Photo Vomit [21]: Summer Reading

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Lately, I’ve been thinking and rethinking about the title of this feature. It just sounds so crass, and frankly, it more often doesn’t go well with the message of my post. Last weekend, I’ve consider what to call it instead. Some of the choices that I’ve come up with are:

  • Livres et Images (books and images)
  • Entre Líneas (between the lines)
  • Pages et Images (pages and images)

What do you think? Let me know in the comments.

Anyway, back to my post. Well, I know summer is coming to a close. So I wanted to go back and see how many books I read this past couple of months that were actually summer-themed books. Sadly, I didn’t read too many. I’ve never been one to discriminate when it comes to what books to bring to the beach, but I do look for a couple of distinct characteristics. One, the setting has to be on a beach somewhere, and two, it has to be a decadent novel. I also try go for books that do not put a strain in the brain, ‘knowwhatImean?

So going by those, I can only find three novels in my READ bookshelf.

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Admittedly, I wasn’t really that surprise that I only read three ‘summer-themed’ novels. I’m not the type of reader whose reading choices are dictated by a particular season. I’m usually flying by the seat of my pants kind of reader. Though sometimes, I’ll give in to reading a horror novel in time for Halloween.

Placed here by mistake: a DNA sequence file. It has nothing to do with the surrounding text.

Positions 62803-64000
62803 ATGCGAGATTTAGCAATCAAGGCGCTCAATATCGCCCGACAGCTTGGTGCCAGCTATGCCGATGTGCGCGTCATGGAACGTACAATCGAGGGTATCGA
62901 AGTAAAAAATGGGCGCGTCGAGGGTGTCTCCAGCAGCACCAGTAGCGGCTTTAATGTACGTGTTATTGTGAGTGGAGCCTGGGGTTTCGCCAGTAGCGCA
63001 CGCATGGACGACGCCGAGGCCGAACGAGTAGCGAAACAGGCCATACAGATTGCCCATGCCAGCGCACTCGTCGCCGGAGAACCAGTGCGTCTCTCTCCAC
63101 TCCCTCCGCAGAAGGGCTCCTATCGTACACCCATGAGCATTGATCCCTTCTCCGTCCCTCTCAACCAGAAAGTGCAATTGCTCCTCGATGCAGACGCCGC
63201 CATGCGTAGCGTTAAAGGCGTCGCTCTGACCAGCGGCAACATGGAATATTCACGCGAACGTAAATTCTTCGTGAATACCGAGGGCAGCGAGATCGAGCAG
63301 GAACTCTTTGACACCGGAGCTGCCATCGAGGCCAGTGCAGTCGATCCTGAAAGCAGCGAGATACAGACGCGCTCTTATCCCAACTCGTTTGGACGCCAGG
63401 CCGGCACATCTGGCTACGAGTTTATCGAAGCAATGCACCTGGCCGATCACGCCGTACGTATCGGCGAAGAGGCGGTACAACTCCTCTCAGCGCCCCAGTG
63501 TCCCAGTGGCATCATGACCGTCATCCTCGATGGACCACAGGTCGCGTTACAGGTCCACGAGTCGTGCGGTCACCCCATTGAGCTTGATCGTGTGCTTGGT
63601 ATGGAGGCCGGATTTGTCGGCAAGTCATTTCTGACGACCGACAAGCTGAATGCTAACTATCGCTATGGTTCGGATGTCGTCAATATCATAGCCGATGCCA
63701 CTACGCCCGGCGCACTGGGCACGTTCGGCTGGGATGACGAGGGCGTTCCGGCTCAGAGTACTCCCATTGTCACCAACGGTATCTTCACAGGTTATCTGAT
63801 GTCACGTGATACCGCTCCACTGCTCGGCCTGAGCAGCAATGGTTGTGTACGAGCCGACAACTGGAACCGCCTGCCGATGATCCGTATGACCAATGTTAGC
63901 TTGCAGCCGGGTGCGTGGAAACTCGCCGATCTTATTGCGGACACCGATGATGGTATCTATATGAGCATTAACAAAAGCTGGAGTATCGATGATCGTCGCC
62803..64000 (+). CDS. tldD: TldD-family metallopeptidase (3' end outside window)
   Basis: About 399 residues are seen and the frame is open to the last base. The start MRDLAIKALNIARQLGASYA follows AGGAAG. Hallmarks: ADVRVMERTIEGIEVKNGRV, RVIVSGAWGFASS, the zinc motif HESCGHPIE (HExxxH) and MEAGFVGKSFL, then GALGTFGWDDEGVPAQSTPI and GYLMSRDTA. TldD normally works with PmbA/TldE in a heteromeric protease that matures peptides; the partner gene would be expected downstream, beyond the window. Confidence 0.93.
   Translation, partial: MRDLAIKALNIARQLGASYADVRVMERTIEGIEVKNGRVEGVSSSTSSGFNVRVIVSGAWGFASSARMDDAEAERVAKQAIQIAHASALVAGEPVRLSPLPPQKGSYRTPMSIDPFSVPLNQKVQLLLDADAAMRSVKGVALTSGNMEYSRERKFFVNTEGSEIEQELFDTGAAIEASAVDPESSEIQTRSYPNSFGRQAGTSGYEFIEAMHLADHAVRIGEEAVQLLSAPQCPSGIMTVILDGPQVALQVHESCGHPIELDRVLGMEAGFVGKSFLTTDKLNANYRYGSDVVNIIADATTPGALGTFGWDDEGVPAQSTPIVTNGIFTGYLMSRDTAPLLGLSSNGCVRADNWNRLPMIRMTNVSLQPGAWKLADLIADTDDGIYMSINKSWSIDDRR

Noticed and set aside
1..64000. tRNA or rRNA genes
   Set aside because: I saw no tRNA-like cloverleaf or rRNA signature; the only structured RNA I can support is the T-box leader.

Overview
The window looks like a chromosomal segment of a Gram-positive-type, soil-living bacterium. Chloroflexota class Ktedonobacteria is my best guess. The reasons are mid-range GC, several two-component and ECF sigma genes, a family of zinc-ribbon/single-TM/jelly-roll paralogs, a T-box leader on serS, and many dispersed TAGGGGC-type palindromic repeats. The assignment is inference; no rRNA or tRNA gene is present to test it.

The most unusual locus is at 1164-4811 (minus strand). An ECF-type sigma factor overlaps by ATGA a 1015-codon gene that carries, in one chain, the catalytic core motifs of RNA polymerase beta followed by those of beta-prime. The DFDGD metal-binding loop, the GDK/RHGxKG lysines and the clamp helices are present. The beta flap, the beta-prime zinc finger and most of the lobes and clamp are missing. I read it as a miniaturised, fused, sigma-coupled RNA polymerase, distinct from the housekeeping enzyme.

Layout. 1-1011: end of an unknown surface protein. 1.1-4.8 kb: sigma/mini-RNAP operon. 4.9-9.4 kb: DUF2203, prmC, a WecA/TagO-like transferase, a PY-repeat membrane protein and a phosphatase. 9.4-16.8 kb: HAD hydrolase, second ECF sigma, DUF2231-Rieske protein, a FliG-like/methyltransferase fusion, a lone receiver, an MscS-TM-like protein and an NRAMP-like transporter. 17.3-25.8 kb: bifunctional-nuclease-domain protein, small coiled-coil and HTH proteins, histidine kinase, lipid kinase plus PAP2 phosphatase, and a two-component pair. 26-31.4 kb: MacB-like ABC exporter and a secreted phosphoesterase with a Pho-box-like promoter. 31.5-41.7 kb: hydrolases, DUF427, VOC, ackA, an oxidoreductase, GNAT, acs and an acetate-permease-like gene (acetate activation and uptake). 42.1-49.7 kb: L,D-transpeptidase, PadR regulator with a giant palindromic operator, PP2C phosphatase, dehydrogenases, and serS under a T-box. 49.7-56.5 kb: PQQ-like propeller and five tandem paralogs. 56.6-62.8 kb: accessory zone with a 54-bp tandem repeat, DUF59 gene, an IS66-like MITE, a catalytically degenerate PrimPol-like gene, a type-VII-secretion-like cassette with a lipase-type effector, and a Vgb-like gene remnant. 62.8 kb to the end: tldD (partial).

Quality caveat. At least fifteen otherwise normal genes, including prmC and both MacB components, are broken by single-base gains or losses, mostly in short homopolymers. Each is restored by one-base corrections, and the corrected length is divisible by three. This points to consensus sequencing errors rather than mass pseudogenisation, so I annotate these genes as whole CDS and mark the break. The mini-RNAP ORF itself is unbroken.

The Summer of Chasing Mermaids is a book set by the beach. And with its mystical quality, I say, it goes perfectly well with the season. Plus, summer romance! China Rich Girlfriend and Villa America both fall under the decadent, luxurious category. I don’t think I need to expand on how. While I didn’t necessarily read them while sipping some piña colada (more like, on the couch in my living room), these books were perfect reads in your beach bag.

What about you? What did you read on your summer vacation?
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Photo Vomit [20]: Old Books and Library Cards

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I don’t think I’ll ever get tired of going to used books shops. I’ll never tire of walking in and taking a deep breath just to get a whiff of that old book smell.  I especially like it when I see an old library card at the back of old books. Like this one  at the back of a Longfellow’s poem collection.

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I have to admit that I’m a little disappointed the card is void of borrowers. It would’ve been interesting to see a list of names, patrons of poetry written on the card. And dates. I would’ve loved to see the name of the last time someone borrowed it before it was put on a clearance bin for sale. 

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As well on this old copy of Emma by Jane Austen. 
I’d like to think that the reason why these cards are empty was simply because they’re not the first cards on their sleeves, a refill, as it were. I’d like to think that the reason the books look so worn out is because they’ve been lent out, read far too many times to count, hence the “new” unfilled cards. It’s been years since I’ve been to the library. I tell myself that I’m doing my part by not borrowing books so others can borrow them instead of me. 
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